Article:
A note on the heater-cathode voltage as seen by the 26A6. It appears to be exceeding the 90V max rating on the spec sheet, but I haven't had any problems with the tubes I'm using. These tubes were mil surplus made by RCA and packed in Dec 1962. The spec sheet is dated July 1946. My tubes may have improved heaters, as manufacturers would use heater stock used for many different types of tubes (some with higher H-K ratings) in production. Or they never characterized the 26A6 beyond 90V figuring nobody would ever need it higher. Or else the tube just hasn't blown up yet (though I have put about 50 hours on it so far)... If this design were ever to go into large scale production, another tube would be used (maybe 26CG6) unless the 26A6 were characterized to take the higher H-K voltage.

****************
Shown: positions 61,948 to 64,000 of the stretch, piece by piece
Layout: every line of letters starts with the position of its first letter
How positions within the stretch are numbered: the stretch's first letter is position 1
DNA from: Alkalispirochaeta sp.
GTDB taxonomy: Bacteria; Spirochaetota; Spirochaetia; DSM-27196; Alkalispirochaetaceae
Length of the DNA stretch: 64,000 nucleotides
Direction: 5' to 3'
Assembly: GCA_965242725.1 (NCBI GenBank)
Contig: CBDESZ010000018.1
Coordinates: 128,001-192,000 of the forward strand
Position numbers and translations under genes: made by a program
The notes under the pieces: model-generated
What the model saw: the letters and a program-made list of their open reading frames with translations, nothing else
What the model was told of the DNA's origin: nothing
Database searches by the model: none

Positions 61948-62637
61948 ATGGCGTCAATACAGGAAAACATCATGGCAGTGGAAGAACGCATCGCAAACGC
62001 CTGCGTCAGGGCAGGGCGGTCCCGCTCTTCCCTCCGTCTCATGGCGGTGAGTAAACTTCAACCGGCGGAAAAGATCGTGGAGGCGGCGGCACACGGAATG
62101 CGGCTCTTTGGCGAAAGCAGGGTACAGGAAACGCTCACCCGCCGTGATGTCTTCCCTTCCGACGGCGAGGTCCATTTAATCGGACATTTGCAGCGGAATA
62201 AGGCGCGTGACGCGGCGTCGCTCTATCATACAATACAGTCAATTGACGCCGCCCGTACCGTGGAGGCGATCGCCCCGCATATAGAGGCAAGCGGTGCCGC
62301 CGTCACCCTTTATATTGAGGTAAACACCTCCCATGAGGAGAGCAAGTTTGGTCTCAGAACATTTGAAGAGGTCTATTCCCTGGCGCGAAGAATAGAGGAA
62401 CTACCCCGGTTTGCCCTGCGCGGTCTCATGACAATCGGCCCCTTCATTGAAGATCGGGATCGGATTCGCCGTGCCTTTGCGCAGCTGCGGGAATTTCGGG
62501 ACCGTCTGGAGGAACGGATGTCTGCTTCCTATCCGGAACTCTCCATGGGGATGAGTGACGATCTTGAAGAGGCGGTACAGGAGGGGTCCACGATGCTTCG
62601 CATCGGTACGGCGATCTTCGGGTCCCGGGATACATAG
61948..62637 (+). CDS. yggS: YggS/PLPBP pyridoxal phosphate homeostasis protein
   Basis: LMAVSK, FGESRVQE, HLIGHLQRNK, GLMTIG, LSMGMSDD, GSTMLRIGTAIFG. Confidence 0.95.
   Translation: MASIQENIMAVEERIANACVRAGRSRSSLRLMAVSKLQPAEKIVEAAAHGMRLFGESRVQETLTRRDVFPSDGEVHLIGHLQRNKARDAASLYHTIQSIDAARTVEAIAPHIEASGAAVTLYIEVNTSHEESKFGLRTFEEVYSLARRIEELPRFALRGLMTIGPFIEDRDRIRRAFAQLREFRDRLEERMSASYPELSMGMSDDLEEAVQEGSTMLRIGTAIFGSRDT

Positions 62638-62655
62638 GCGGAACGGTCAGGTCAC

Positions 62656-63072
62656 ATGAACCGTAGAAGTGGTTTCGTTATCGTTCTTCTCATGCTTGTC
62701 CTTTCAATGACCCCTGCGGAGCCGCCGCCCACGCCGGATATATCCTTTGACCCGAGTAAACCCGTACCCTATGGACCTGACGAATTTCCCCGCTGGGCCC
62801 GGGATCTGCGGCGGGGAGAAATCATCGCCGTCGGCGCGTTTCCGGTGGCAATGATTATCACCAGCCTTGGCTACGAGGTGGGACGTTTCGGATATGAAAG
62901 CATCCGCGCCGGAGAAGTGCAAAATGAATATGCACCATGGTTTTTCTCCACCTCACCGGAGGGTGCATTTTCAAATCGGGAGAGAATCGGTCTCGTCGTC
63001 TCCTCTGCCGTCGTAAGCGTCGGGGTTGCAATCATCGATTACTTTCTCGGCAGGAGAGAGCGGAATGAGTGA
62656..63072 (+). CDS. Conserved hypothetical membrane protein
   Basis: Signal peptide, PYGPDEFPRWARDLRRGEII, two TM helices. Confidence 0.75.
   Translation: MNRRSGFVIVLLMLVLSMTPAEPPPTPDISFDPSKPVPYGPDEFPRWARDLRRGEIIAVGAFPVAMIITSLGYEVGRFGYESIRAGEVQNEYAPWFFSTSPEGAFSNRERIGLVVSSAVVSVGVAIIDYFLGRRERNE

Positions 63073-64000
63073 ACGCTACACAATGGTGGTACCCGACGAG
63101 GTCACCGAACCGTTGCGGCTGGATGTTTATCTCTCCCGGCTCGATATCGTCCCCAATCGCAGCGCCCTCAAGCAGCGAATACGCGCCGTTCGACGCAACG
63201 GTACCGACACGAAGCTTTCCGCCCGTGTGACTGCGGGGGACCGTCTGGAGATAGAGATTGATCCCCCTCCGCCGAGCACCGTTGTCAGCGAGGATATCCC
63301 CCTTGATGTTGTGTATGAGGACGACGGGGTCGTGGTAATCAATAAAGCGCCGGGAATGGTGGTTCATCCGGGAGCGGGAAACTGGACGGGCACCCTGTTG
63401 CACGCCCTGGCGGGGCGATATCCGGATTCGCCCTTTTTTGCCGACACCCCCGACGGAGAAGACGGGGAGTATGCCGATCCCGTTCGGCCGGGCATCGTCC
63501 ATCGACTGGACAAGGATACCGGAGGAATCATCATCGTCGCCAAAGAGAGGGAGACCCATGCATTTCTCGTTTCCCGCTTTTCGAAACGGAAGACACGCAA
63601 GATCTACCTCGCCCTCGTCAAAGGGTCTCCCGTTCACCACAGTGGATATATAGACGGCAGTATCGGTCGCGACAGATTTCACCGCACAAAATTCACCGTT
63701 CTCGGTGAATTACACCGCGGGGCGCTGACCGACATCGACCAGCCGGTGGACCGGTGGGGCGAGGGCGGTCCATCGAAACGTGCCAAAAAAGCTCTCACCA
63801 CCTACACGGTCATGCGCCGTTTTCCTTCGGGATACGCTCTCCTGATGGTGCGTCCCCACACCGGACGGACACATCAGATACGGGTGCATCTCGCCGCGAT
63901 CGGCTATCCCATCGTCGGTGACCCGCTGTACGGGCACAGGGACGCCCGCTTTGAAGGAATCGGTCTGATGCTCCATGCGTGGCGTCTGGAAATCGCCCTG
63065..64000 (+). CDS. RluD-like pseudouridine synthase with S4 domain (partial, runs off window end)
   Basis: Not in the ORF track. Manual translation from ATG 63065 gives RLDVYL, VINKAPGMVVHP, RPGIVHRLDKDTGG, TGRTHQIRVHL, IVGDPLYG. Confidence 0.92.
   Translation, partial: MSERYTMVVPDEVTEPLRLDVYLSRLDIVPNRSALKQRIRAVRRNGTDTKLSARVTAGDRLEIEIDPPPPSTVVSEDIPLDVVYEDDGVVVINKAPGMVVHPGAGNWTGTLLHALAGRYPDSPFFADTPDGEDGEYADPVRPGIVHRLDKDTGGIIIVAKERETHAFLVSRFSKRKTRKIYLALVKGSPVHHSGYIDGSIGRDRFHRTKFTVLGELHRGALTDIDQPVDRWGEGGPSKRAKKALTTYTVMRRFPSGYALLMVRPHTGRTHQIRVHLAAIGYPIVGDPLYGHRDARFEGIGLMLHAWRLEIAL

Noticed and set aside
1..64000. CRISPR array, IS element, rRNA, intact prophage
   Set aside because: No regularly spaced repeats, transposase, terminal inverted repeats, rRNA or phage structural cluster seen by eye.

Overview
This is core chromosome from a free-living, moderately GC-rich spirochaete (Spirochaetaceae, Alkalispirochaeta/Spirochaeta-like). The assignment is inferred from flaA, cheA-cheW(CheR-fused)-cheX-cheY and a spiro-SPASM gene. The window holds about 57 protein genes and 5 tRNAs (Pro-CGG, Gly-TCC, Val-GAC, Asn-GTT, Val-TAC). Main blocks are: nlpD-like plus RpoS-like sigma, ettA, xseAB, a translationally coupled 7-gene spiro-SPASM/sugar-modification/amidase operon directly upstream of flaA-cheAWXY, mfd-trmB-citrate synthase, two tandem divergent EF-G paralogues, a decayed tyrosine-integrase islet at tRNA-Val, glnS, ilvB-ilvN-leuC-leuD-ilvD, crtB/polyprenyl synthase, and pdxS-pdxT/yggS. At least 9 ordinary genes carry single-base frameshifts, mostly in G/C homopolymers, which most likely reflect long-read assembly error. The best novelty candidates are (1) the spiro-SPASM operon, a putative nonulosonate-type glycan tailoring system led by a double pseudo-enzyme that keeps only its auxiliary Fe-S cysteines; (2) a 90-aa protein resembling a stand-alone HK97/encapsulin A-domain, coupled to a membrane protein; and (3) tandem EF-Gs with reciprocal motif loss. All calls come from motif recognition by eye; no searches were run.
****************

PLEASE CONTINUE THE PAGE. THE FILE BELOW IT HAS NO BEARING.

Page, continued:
The 26C6 triode has a much lower mu (16) than a 12AV6 or 12SQ7 has (100), so the grid needed to be biased to about -3V. I tapped the pentagrid converter tube (26D6) oscillator section to get some negative bias. This bias is usually -5 to -8V. The orginal grid leak resistor of 10 megs is used along with another 10 meg resistor tapping the pentagrid tube to create a voltage divider to get the -3V for the triode grid. The plate resistor was reduced to 150K as well to have the triode operate in a reasonable region. To make up for the lost gain, I added a cathode bypass cap to the audio output pentode (117L7). The 26C6 triode is nearly the same as that of the 6SR7. There's also another tube, the 26BK6 (heater of 26. 5V and 70ma), that is nearly the same as a 12AV6. With a mu of 100, plate resistance of 80k, gm of 1250, and grid bias of -1v (same as the 12AV6). Soon as I get some, it should fit nicely in this radio without the 26C6 mods... Just got them in... The 26BK6 works well, just like a 12AV6, once the 26C6 mods are removed. Also removed the bypass cap on the 117L7 pentode cathode, as there is plenty of audio gain now. But the 26BK6 is as tall as a 35C5. The detector diodes don't arch around the plate, but are housed inside a shield which is tied to the cathode (thus to ground). This would cut down on IF harmonics from jamming reception of stations at 910KHz. The diodes are near the tube base, and the triode up top.